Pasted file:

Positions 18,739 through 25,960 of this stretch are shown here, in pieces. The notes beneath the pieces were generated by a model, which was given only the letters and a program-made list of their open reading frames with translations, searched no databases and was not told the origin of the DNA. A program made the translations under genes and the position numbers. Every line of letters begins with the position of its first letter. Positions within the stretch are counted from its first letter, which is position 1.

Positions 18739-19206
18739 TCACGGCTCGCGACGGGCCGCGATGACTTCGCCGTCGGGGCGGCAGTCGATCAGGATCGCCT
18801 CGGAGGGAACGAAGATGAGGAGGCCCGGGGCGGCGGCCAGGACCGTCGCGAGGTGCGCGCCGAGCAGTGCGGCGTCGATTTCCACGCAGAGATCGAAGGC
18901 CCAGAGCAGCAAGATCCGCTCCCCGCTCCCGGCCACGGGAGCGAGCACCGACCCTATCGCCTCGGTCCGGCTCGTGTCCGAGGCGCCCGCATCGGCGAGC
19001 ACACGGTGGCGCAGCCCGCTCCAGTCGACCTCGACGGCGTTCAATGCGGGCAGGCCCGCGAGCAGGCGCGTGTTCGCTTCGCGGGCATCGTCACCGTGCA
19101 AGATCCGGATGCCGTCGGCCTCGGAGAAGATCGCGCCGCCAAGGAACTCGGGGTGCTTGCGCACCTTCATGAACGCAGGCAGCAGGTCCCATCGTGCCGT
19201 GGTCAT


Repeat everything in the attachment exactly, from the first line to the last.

Positions 18,739 through 25,960 of this stretch are shown here, in pieces. The notes beneath the pieces were generated by a model, which was given only the letters and a program-made list of their open reading frames with translations, searched no databases and was not told the origin of the DNA. A program made the translations under genes and the position numbers. Every line of letters begins with the position of its first letter. Positions within the stretch are counted from its first letter, which is position 1.

Positions 18739-19206
18739 TCACGGCTCGCGACGGGCCGCGATGACTTCGCCGTCGGGGCGGCAGTCGATCAGGATCGCCT
18801 CGGAGGGAACGAAGATGAGGAGGCCCGGGGCGGCGGCCAGGACCGTCGCGAGGTGCGCGCCGAGCAGTGCGGCGTCGATTTCCACGCAGAGATCGAAGGC
18901 CCAGAGCAGCAAGATCCGCTCCCCGCTCCCGGCCACGGGAGCGAGCACCGACCCTATCGCCTCGGTCCGGCTCGTGTCCGAGGCGCCCGCATCGGCGAGC
19001 ACACGGTGGCGCAGCCCGCTCCAGTCGACCTCGACGGCGTTCAATGCGGGCAGGCCCGCGAGCAGGCGCGTGTTCGCTTCGCGGGCATCGTCACCGTGCA
19101 AGATCCGGATGCCGTCGGCCTCGGAGAAGATCGCGCCGCCAAGGAACTCGGGGTGCTTGCGCACCTTCATGAACGCAGGCAGCAGGTCCCATCGTGCCGT
19201 GGTCAT